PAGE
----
Shalom people in my world. I am getting used to my new identity as an almana (widow) which I formerly just identified with a black spider.

But in Jewish tefila (prayer) terms, they say it makes me closer to G-d than Rav Kanievsky. The other day I got a call to daven for someone who was in an accident. I said sure I will get someone to the Kotel quick. They said no, the person wants you to daven for them. ‘Oh yeah’ I thought, ‘I’m the almana‘.

I guess it’s G-d’s funny way of making me think I won the lottery in this crisis.

People generally would like to know how I am, but thankfully don’t want to pry. So, I decided to update you via the blog today.

Basically, I am on fast-forward. Fast-forward challenges, fast-forward efforts, fast-forward emotions. Fast-forward period.

The amount of changes I have made internally in the last two months are definitely equal to the last few years. Feels like a chiropractor visiting my psyche and making adjustments.

A few weeks ago a friend who knew I was going through after-shock crisis called up and asked me how I am. I said, “Well it depends. If you are asking me how are things in my life, then terrible. Absolutely terrible. But, if you are asking me how I am handling them. Great!”

Of course we know that the only thing we own here is who we are and what we do. So the great is what’s forever, and the terrible just passes along with everything else…

A friend asked me what it looks like to pass a test from Above. My answer is that she accept it and use it to grow. A basis tenet of that acceptance is to know it comes from a loving and good G-d who created perfection in the world. That the suffering is part of the perfection in the world. Of course this is a process. But at least acceptance, trust and the use of it to grow – a plus from the master of the Universe. Spiritual and physical worlds repaired as a result! Look at that – we can all do it with whatever is on our plate. We really can. Or we can die trying…

I had heard through all of shiva that we say ‘Hamakom’ (the Place) when comforting a mourner because it refers to G-d. That only G-d can truly comfort. That we work and work and work and then finally G-d grants the nechama (comfort). The other day I felt a small aspect of this. I was reading the highly recommended book on suffering “Longing for the Dawn”, and I read the famous quote about when Rebbe Akiva was being tortured to death. Voices cried out “is this the reward for Torah?”. The response from G-d was “Quiet, or I will turn the world back to water”. This always bothered me. Doesn’t it sound like a macho way of saying, “this is my world and I will do what I want”? How is that supposed to make us feel better?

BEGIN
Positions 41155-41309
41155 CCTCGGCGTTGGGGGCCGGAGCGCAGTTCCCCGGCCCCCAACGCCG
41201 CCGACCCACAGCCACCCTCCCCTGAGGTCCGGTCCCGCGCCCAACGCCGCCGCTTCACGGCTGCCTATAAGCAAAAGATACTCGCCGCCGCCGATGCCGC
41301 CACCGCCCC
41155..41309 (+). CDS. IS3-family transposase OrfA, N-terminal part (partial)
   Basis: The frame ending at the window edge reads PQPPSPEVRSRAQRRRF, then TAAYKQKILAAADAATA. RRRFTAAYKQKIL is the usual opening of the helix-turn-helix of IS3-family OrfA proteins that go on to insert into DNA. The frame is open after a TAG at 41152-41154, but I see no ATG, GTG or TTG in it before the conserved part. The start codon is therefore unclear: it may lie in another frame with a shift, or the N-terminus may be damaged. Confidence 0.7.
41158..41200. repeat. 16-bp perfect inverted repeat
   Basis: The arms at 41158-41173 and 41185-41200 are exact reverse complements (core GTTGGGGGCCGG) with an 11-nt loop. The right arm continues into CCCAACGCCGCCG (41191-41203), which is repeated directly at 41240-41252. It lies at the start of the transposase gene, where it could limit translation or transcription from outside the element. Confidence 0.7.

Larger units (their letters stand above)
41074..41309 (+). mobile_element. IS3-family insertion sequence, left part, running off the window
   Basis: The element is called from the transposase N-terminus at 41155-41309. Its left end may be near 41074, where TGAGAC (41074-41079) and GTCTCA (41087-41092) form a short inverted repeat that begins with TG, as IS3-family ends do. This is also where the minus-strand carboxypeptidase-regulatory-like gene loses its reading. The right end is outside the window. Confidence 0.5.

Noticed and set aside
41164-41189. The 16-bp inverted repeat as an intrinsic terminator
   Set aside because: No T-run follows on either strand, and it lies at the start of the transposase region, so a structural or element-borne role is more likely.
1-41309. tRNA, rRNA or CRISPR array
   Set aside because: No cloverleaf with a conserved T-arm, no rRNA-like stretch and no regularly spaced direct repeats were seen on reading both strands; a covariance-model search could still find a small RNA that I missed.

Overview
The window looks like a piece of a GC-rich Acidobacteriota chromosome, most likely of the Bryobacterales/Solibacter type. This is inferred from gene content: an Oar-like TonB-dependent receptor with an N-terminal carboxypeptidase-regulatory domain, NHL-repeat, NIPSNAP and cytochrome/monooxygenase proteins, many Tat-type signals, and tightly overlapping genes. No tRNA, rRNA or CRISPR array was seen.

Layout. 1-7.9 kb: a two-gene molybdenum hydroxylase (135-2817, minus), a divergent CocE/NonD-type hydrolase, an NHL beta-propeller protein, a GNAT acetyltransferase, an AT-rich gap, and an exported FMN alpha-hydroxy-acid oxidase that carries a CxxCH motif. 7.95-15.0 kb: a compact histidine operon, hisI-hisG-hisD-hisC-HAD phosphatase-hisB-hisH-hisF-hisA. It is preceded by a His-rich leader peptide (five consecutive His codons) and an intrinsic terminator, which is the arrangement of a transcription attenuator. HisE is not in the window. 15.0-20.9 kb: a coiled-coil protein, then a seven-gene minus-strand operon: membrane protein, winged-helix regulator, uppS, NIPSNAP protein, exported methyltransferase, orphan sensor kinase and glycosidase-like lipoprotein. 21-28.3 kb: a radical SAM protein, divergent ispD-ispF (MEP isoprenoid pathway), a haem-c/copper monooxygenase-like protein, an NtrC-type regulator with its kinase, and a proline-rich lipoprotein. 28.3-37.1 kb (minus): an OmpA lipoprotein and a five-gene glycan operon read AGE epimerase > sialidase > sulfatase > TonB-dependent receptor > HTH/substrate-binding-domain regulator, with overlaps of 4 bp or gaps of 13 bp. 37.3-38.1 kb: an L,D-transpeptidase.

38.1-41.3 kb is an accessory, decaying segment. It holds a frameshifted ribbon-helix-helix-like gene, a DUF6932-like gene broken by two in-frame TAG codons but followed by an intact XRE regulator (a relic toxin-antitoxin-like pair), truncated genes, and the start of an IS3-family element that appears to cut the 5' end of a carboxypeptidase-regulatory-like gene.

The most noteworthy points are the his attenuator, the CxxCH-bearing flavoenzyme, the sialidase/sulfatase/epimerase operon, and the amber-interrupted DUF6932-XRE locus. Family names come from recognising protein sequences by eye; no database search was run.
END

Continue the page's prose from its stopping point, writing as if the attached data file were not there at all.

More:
I finally got clarity that soothed a bitterness in my soul. What G-d was saying is that after the flood of Noah, He brought a rainbow and made a promise that He will never destroy/flood the world again – even if the world deserved it. So in our days, when the world has gone so astray that it really does deserve, or does need to be flooded at times according to the divine formula, G-d has to “find” a way in which He can keep His promise and not destroy the world. One way to do this is to take tzaddikim (righteous people) so that the rest of us can remain. Isn’t it unbelievably apropos that Gershon zt”l was taken through water on his 40th birthday and also on the parsha (Torah portion of the week) of the flood itself that lasted for 40 days. Isn’t it such an incredible way to show us what he was? How can one complain when he was used to save a multitude? When one has clarity that they or a loved one are a korbon for Hashem on behalf of Am Yisroel, the intentions can change to noble and pure ones.


On a lighter note, I received an email from a family member today letting me know that she went to see her dental hygienist the other day. This lovely Latino lady read the Aish article about Gershon zt”l and was so inspired that she decided to offer free dental work for the poor, free meals for homeless people and other. I was moved beyond words.

What can you do?

With love from Jerusalem,

7 responses to “Thoughts and reflections of an almana (widow)”

  1. aliza says:

    Thank you for writing. So inspiring and beautiful!

  2. rachelli says:

    much bracha and good health for you and your children.

  3. jon says:

    Wow! Thank you! I think we have all been waiting to see this. As usual, blown away by your strength and words. Hatzlacha, bracha, simcha, and nachas for you and your family! Good Shabbas!

  4. Susie says:

    Thanks for writing this Batya. May Hashem comfort you and raise you and your children. Lots of love

  5. Julie says:

    Wow! Thank you for sharing! You make all of us feel better!

  6. dontbafreier says:

    I think about you often and I’m glad to hear that you’re handling things so well. Don’t hesitate to contact me if you need anything.

  7. Lauren says:

    Your deep wells of strength and emunah inspire me speechless and make me so aware of how far I have to go. Thank you for sharing your inner life in your blog.

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